From Anywhere Via Cairo
Cairo is mostly serviced by national carriers, from where you catch a connecting flight to Sharm with EgyptAir. This is, of course, by far and away the most expensive option unless you can find some special offers or you have a ton of Airmiles. The least expensive is probably EgyptAir to Cairo, and they service London, Manchester and Edinburgh in the UK; Berlin, Düsseldorf, Frankfurt and Munich in Germany. The least expensive return flight I could find from London in February was £467/€610 to Cairo with a £137/€180 return transfer to Sharm

From Cairo by Bus
Finally, for the seasoned traveller, there is a public bus service from Cairo to Sharm. It costs as little as €5 (one way) and takes around six hours. I took this route back in 2009 before all the trouble started, but still we were boarded and inspected by the police at three different checkpoints. The bus was a regular coach – comfortable, air conditioned, and with a toilet. Unfortunately, there is no online booking facility; I arrived at the airport, took a taxi to the bus stop and bought a ticket there. It’s clearly not a good idea if you’re on a tight schedule, but I thought it worth mentioning as an idea for those who are not. I have been unable to find out if the current situation in Sharm has affected the timetables, but you can find more information starting at:

When it comes to hotels and accommodation, ask your dive centre of choice for their recommendations. Some of the centres have an attached hotel, (Sinai Divers and Camel, for example), but all have associated hotel partners, offering a range of pricing options. If there are any savings to be made, this is where they will be most noticeable. The dive centres will know best as to where your budget choices may lie.

There are self-catering options also available: Virgin Property Sharm (nothing to do with Richard Branson) offer apartments from £150 / €200 per week and you may be able to negotiate them down. I’ve recommended them to friends in the past with good results. The Na’ama Bay apartments are in a gated complex just a short walk from the centre, and there is a Carrfoure supermarket nearby.

A note on Insurance
Your dive insurance should be unaffected but you may wish to confirm that your travel insurance covers Sharm airport in light of the FCO advice – not necessarily because of safety concerns associated with flying to and from Sharm airport, but perhaps because you might not be covered for more mundane problems such as flight cancellations and loss of baggage. I can’t really advertise a particular company in this article, but packages are available and there’s nothing to stop people adding links in the comments section....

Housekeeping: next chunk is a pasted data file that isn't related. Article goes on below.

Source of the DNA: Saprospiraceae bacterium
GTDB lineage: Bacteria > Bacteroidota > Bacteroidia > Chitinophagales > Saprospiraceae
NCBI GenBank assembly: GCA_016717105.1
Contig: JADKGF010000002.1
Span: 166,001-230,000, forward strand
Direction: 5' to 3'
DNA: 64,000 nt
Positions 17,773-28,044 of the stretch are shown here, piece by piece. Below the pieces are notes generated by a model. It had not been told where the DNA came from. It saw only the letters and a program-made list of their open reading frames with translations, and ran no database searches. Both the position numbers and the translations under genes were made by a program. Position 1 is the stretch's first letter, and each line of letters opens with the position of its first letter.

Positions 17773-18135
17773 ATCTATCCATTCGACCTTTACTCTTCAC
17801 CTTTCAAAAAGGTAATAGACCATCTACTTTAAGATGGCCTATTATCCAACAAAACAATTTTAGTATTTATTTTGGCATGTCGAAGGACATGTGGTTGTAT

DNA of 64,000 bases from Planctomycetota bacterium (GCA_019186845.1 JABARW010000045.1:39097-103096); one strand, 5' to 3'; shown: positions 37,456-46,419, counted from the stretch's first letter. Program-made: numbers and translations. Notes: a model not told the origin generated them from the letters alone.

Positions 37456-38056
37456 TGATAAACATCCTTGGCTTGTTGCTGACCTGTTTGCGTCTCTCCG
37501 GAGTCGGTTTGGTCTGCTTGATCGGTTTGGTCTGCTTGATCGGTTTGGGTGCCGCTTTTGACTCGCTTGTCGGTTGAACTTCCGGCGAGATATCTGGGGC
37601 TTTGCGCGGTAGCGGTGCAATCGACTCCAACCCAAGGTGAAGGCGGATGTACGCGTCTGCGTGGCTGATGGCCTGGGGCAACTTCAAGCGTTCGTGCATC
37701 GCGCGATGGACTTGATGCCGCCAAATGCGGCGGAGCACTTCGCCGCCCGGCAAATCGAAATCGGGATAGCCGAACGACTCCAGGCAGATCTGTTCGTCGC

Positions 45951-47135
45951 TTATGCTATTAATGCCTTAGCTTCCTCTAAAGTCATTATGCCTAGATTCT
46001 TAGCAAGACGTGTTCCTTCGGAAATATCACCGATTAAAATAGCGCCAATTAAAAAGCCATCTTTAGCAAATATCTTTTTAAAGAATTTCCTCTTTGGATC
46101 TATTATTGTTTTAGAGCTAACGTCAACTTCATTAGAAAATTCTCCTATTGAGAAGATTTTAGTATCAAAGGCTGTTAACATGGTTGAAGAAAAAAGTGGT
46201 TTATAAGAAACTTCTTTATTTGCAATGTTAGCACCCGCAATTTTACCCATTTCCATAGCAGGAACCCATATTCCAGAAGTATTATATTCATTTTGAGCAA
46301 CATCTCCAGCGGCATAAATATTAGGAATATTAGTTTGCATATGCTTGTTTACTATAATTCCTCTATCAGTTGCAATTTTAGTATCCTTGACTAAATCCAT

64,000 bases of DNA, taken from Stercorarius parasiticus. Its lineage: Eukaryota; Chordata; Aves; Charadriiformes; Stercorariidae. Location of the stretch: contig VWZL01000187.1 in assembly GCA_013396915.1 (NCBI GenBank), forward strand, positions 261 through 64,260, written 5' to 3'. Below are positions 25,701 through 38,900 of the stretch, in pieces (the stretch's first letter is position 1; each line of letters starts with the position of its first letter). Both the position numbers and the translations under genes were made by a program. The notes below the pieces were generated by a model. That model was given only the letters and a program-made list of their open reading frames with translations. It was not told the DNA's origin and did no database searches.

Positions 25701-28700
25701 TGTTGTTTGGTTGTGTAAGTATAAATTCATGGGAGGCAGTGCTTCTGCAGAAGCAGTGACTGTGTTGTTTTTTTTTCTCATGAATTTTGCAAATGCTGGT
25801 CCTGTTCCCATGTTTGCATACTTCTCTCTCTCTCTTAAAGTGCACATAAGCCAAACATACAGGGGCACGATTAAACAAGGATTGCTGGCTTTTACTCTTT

It’s not easy, we all get that – and I say 'we' because even though I left three years ago, part of me is still there. We need you – the dive centres need you, the Egyptians need you; the Red Sea is calling you home. If your mind was set against diving in Sharm because there is nobody who can convince you that – given the current political climate – it’s safe to travel there, then so be it. If – on the other hand, you didn’t want to go to Sharm simply because you thought that you couldn’t, then perhaps this article will convince you otherwise. It’s not just possible to go to Sharm, it’s a perfect time to visit. Being the only dive team in the water on a reef in Ras Mohamed? Now’s your chance. It’s worth it.


In the first draft of this article, I didn't make it clear that Dahab is under an FCO Amber warning. I must apologise for getting that wrong. It was based on my prior experience of the region and my assumption that Dahab, like most of the other Egyptian resorts would be designated a 'safe zone'. While the resort of Sharm is classed as safe, Dahab falls under the same Amber warning as Sharm El Sheikh International Airport, and therefore, the FCO advice is against 'all but essential travel' to Dahab. It was not my intention to mislead, and as has already been confirmed by Westfield, the amber warning does not immediately invalidate all travel insurance, but you may need check and change providers if necessary. I maintain, however, through anecdotal evidence, that most residents of Sharm and Dahab do not agree with the travel advisory regarding Dahab! The aim of the article was to provide objective and accurate information to those who - despite the risks - wish to consider Sharm and Dahab as a diving destination this year.